In early 2015 I attended a TV Presenter training course at the Custard Factory in Birmingham and produced my very first showreel there. I have also been a ‘runner’ at Big Centre TV (now called Made in Birmingham), shadowed one of the presenters for a week on BBC WM and had a week down in London at BT Sports. At BT Sports I not only got to watch a live “Rugby Tonight” programme being produced but I also got to go on stage during the rehearsals of the Clare Balding show and act as a stand-in. However, I feel that some of the most valuable experience that I have gained is from the numerous TV and Radio interviews I have had.
When were you diagnosed with autism and what led up to this, how was the process and how did you feel about it?
I was diagnosed with Asperger’s Syndrome in 2007 when I was 10 years old. I was told by a SEN at school who said “By the way Alex, do you realise you have Asperger’s”. I had no idea what this was at the time or what it meant and just sat there and nodded. I had been going to a centre for testing for about a year prior to this. When I came out of the room my dad told me that I should not be worried about having Asperger’s because many of our family members have Asperger’s traits and it gives us special powers. From then on I have always viewed my Asperger’s as something positive and that I feel lucky to have.
What do you consider to be your greatest challenges in relation to your autism when trying to do a job like presenting?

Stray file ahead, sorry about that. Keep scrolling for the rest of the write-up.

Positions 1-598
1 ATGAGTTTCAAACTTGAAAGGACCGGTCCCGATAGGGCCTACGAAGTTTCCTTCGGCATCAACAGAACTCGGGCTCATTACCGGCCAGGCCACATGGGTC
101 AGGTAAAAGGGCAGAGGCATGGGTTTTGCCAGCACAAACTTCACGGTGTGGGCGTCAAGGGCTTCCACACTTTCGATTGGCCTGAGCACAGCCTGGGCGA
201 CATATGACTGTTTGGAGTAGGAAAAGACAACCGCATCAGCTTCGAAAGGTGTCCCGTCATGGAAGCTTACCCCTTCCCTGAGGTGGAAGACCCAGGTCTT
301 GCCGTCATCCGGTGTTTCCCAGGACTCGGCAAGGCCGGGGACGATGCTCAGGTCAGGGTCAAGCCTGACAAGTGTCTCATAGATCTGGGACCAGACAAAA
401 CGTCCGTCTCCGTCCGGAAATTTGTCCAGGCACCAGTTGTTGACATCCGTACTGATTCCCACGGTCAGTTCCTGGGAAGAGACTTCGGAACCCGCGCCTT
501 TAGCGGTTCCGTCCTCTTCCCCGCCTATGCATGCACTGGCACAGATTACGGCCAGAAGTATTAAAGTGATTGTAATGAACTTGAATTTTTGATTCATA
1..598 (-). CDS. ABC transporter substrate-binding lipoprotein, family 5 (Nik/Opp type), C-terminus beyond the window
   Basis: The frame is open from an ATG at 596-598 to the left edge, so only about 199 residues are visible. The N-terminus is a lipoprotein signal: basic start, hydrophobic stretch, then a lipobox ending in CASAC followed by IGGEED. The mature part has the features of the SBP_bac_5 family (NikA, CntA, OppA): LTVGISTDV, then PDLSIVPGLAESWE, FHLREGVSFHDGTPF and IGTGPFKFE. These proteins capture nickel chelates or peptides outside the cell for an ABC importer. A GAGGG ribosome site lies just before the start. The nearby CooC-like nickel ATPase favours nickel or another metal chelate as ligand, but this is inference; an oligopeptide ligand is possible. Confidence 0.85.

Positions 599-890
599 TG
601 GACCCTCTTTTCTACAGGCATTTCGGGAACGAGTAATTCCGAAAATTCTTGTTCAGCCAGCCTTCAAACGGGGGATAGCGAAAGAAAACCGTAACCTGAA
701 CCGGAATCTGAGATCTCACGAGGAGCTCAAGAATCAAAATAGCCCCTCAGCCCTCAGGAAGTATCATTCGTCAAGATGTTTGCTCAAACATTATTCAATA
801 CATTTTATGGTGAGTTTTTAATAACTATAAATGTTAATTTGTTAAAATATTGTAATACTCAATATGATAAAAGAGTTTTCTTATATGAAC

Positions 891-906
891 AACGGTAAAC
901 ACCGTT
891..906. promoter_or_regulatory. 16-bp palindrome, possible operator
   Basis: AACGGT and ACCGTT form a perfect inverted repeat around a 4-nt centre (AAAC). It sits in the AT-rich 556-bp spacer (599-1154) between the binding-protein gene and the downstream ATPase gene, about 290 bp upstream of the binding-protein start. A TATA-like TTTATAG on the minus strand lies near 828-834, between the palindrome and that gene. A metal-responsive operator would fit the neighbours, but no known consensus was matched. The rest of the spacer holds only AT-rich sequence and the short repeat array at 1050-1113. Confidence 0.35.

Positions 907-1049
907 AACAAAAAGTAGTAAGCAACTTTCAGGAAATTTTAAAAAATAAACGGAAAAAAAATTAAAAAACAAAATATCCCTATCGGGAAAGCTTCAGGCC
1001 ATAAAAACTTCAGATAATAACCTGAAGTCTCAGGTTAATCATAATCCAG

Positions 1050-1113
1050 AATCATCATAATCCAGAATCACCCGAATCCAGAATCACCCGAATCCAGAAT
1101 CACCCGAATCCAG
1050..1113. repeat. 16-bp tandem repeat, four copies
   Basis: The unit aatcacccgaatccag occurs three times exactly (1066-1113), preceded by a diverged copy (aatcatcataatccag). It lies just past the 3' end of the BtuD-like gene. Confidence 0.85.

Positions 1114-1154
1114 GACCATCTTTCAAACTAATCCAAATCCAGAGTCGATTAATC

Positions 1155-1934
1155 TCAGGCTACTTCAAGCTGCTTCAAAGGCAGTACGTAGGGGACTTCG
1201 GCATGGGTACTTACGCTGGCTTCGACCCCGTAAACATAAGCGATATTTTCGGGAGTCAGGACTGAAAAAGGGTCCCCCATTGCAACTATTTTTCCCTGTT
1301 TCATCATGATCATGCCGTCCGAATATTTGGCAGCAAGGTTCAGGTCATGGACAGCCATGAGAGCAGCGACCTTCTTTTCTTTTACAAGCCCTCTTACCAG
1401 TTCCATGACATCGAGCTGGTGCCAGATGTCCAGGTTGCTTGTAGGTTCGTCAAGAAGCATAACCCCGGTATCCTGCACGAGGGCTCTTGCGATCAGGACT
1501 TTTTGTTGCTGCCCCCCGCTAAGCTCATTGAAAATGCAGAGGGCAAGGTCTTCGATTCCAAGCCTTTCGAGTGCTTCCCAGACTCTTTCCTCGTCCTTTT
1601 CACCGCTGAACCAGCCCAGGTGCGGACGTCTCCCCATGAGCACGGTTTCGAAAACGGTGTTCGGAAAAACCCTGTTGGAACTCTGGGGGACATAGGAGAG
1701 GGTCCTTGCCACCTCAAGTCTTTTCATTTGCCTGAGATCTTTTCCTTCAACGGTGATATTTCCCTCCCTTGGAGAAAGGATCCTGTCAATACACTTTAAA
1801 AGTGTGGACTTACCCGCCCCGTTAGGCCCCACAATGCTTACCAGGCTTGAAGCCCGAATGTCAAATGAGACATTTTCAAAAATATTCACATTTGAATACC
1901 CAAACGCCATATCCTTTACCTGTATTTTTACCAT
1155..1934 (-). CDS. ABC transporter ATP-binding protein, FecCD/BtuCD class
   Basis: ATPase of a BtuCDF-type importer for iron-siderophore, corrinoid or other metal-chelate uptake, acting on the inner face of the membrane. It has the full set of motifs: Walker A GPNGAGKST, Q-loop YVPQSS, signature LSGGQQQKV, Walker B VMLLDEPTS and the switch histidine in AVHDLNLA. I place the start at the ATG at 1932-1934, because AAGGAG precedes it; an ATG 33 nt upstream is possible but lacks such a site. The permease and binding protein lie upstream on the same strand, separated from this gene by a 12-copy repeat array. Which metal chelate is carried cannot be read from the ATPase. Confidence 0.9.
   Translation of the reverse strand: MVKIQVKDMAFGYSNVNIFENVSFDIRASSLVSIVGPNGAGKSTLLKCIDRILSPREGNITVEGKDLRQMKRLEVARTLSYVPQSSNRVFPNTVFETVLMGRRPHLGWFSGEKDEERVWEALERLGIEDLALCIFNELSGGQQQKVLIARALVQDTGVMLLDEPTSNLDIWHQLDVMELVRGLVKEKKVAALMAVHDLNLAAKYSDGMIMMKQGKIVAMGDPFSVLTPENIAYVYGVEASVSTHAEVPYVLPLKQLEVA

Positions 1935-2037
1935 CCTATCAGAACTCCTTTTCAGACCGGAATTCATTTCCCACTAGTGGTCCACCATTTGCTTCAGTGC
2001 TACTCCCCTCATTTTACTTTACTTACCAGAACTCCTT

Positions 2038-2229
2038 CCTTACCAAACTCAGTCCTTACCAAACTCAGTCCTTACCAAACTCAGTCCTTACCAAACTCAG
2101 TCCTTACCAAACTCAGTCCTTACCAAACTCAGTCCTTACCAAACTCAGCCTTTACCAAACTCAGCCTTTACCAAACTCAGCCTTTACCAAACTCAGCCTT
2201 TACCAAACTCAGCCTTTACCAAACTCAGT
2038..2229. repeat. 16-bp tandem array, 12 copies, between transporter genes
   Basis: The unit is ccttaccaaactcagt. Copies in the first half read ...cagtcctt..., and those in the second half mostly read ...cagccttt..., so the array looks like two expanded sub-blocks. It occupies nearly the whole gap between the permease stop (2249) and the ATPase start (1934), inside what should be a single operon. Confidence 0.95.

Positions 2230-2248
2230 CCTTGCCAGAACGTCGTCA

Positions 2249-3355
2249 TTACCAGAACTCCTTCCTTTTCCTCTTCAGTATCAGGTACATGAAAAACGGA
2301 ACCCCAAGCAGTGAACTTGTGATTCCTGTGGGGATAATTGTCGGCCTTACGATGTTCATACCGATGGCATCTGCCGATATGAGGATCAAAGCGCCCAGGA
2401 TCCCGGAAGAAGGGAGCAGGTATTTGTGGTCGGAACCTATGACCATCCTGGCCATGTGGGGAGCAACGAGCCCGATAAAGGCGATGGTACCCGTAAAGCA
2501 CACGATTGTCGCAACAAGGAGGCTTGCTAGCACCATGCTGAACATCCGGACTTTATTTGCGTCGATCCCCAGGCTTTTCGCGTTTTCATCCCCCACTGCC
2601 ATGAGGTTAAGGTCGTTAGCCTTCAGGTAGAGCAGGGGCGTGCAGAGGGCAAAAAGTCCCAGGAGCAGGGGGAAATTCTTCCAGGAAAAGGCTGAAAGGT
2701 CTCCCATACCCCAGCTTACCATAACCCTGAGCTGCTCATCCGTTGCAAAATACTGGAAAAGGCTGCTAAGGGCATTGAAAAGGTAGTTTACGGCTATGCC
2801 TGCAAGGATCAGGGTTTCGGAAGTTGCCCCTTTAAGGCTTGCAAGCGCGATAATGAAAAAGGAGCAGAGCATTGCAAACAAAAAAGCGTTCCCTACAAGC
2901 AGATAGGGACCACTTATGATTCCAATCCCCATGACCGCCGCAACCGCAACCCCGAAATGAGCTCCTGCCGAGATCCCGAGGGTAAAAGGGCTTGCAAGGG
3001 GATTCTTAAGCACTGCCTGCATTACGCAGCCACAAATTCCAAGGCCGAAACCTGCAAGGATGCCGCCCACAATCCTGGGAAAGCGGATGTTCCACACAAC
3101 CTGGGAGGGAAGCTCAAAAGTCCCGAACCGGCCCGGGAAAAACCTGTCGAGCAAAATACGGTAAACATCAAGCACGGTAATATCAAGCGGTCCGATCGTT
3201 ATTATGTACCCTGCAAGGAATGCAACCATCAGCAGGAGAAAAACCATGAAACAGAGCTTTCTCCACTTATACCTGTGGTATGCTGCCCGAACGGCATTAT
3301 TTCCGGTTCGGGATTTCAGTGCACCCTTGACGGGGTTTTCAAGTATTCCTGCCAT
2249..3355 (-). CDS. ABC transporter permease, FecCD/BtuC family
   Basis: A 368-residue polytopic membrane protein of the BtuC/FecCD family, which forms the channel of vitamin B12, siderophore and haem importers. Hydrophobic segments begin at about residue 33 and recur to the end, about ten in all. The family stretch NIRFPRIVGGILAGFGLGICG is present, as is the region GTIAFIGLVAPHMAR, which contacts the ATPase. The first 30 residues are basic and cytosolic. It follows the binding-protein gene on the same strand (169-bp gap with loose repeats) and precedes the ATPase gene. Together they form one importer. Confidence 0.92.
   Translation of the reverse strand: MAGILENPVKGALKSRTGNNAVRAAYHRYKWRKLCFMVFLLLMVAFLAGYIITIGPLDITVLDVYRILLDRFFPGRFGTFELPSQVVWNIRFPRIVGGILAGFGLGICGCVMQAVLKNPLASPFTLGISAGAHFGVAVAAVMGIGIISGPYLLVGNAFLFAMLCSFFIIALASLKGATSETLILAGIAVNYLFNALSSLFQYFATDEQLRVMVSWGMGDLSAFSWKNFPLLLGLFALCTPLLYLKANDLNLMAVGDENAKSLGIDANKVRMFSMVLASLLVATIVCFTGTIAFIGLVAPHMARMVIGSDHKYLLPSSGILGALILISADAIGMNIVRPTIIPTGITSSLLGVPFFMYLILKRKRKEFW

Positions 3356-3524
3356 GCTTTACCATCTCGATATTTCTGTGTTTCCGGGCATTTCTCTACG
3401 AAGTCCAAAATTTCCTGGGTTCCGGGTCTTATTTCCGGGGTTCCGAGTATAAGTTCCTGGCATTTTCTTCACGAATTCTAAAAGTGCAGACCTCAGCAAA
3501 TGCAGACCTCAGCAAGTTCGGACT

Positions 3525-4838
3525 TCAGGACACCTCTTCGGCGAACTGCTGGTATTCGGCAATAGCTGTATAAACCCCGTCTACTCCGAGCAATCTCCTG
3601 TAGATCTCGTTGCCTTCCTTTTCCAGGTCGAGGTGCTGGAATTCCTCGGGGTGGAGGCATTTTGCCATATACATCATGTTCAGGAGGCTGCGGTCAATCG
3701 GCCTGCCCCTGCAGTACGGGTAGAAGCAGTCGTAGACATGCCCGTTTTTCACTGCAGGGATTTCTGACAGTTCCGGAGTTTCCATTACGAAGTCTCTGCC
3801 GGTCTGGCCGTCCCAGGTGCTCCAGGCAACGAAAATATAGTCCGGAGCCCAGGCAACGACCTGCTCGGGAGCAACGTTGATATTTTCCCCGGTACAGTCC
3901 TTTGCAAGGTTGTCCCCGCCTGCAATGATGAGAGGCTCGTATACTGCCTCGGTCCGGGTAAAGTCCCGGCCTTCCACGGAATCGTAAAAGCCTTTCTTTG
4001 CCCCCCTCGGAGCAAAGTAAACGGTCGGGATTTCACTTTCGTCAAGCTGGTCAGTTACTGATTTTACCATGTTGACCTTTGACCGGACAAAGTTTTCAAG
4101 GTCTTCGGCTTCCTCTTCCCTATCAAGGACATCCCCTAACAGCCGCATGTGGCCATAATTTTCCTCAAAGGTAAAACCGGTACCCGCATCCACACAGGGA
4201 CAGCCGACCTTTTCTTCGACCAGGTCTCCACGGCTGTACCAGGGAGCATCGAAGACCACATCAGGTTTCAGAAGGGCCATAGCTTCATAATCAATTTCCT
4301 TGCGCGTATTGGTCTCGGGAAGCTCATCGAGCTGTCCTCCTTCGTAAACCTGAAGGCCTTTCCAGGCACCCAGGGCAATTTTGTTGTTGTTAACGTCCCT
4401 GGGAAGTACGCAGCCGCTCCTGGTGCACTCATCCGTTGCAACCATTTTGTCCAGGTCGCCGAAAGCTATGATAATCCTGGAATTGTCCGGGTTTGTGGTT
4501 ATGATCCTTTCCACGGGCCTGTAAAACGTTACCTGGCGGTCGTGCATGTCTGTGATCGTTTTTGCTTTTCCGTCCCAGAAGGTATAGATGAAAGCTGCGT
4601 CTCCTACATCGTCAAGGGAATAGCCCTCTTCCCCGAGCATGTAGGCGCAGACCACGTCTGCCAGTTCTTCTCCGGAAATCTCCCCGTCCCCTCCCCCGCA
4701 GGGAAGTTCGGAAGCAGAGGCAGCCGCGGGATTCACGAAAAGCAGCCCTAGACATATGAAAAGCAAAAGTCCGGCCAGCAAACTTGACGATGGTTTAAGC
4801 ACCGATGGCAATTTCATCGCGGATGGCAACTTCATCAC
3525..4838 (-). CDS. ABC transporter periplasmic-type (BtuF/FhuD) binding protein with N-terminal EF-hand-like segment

The most difficult thing is processing the questions or answers that someone is giving you. When I am carrying out interviews I am not always listening to the person’s answers or responses. Instead I am frantically trying to come up with the next question and ensuring that I don’t forget it. The same goes for when I am being interviewed myself. It may look as though I have no trouble with asking or being asked questions but it is much harder than you think, especially as you only have a short time to do it in.
Have you found that being a presenter is a natural talent and do you feel that your autism has a positive effect on this in any way?
When I am in front of a camera I feel very relaxed and never nervous or worried. However, I do believe that my Asperger’s has helped me as my colourful appearance always seems to lighten up any interview or video that I may be in and allows me to start speaking with confidence. I also believe it makes me much more able to engage in conversation.
What advice would you offer to someone on the autism spectrum who is considering an ‘in front of camera’ role
I would say just be yourself. If it feels natural to be in front of the camera then that is brilliant but don’t do anything that you feel uncomfortable with. If you are interviewing someone or being interviewed yourself then just pretend you are speaking to your best friend, it will allow you to feel that bit more relaxed. At the end of the day have fun and enjoy yourself.
We thank Alex for this inspiring piece and wish him all the best in the future!
You can view Alex’s YouTube channel here:
and his website here: